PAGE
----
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Victory is more than a word

Victory is more than a word

By: Douglas Cohn and Eleanor Clift AP

WASHINGTON — It’s tempting to declare victory in Iraq now that Al-Qaeda is on the run in Anbar province, the area in Iraq where the terrorist group is most active. The problem is that anytime you declare victory over an enemy that has not surrendered, you should prepare to be surprised. The Bush administration is cool to the idea, which was proposed for discussion by a single general, on the grounds that absent Al-Qaeda, Iraq would devolve into a civil war and along with it any rationale for keeping U.S. troops in the country. Also, the president obviously remembers the banner on an the aircraft carrier that welcomed him after coalition forces took Baghdad in 2003: “Mission accomplished.”
A cautionary history tale is in order. General William Westmoreland told Congress in 1968 that we had “turned the corner” in Vietnam. Then the Tet offensive occurred, which turned the corner for sure, but not in the way Westmoreland hoped. The Tet offensive, coming right after the American people had been told their side was winning, broke the will of the public to support the war and destroyed Lyndon Johnson’s presidency. The irony is that the Viet Cong suffered major losses and never recovered. They lost the battle but they handed a victory to their North Vietnamese sponsors.
At the same time that we have a general flirting with declaring victory, we have Lt. Gen. Ricardo S. Sanchez, the former commander of our troops in Iraq, saying in a speech over the weekend that he knew Iraq was lost the day after he arrived in June 2003 to accept command.
He called the war “a nightmare with no end in sight.” He didn’t spare himself blame. He was in charge when the Abu Ghraib prison scandal broke, and he should have known better, and done better. He was forced into retirement and lost the opportunity to get a fourth star as a result, though the Army did clear him of wrongdoing.
Sanchez’ bleak view of the war reminds us how much the eye of the beholder has to do with measuring success or failure in Iraq. Victory is just a word; it has to be backed up by reality. Casualties are down in Iraq, and attacks are down, but the Iraqi army is still far from being able to perform at a level that U.S. commanders would consider competent. And the administration still has not offered a definable objective for U.S. troops to accomplish. If it’s reconciliation between three disparate groups, that’s not going to happen as long as the Shiites are in the majority and determined to reap the benefits of majority rule. The concept of protecting minority rights for a Sunni population that mistreated them for so many years is beyond their comprehension.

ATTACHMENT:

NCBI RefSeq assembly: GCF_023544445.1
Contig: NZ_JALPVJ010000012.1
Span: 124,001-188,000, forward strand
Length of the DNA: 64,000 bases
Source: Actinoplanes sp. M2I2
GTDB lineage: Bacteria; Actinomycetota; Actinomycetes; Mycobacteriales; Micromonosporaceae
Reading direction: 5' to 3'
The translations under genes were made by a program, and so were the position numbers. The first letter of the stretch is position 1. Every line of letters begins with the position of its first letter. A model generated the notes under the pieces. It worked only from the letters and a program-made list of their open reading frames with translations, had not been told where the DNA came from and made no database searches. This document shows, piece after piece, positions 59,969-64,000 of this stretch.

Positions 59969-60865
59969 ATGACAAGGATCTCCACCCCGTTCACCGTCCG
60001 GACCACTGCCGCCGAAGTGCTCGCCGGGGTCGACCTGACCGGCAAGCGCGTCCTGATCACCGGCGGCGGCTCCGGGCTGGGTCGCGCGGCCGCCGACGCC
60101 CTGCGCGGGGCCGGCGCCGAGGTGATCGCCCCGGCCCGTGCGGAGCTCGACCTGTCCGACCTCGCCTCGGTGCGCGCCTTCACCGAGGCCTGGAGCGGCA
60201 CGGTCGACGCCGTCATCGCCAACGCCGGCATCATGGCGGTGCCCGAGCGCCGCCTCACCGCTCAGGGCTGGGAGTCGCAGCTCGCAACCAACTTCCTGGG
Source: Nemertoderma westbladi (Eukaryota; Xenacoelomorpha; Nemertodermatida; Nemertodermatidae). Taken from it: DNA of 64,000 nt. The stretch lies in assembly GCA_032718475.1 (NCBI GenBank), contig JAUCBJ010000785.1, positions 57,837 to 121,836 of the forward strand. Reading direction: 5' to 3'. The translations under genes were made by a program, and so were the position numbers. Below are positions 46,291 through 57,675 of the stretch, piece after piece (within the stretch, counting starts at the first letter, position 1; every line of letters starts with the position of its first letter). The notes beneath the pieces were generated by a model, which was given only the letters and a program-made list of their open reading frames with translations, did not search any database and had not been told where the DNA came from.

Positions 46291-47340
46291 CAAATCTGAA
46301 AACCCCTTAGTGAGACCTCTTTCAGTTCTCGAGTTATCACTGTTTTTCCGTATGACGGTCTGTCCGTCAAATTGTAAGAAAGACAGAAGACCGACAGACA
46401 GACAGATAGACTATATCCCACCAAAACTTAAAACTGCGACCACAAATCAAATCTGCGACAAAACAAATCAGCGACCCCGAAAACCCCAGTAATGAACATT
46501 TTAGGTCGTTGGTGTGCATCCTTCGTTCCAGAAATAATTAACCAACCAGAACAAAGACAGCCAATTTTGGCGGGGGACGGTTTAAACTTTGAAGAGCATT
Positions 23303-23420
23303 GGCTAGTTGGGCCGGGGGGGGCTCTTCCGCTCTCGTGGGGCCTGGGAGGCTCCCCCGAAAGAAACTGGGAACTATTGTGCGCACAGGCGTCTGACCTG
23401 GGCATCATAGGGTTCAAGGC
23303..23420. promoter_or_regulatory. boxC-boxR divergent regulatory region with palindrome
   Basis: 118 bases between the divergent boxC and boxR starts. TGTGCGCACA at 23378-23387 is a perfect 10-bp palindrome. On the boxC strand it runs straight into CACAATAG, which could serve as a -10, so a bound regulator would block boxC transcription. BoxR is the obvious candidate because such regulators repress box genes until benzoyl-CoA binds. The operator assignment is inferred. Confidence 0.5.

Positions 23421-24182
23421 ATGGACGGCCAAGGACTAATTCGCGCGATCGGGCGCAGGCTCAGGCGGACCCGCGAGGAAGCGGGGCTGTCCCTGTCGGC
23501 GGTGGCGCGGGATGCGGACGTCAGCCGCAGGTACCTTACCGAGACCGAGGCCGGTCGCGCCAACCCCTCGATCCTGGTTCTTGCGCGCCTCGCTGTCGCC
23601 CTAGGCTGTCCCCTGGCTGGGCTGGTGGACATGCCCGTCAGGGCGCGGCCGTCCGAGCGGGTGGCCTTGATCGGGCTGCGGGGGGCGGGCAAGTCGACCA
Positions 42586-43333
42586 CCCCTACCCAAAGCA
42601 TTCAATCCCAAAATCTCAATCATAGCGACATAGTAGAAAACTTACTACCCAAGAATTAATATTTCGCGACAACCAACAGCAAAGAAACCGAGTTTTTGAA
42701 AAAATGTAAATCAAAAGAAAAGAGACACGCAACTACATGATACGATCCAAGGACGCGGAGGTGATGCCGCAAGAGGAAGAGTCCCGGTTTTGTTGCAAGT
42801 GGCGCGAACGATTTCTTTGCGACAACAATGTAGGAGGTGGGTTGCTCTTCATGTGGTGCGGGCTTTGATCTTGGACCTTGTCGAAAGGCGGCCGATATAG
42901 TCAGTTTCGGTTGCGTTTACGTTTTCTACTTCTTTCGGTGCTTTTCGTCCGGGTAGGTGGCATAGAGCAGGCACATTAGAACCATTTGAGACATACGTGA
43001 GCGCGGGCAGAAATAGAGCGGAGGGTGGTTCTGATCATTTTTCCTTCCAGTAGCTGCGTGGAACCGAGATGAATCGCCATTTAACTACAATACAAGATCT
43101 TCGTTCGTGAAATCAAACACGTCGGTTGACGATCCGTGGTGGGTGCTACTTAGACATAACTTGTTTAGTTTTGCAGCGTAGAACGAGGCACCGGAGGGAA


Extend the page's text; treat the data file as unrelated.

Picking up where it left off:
For the occasional glimmer of good news out of Iraq, there is still plenty of bad news. At least two million people have left the country. Arguably there’s nobody left to kill in many communities because ethnic cleansing has taken place. General Sanchez spoke out critically of U.S. policy and then went back into apparent seclusion at his home in San Antonio. He made what you could call the O’Neill mistake. Treasury Secretary Paul O’Neill, who was fired early in President Bush’s first term, challenged Bush’s grasp of economic policy and said planning for the Iraq invasion began even before the 9/11 attacks. He had one good blast in the media, and was never heard from again. The Bush White House is not known for its tolerance.
When news of Sanchez’ comments broke, the White House was quick to respond that he was part of the problem, and that any remarks he makes at this late date should be discounted as sour grapes. Whatever the degree of Sanchez’ personal culpability in what went wrong in Iraq, that shouldn’t undercut his opinion as to the success or failure of current operations. He should be heard. A news blackout serves no one.
Published in The Messenger 10.19.07


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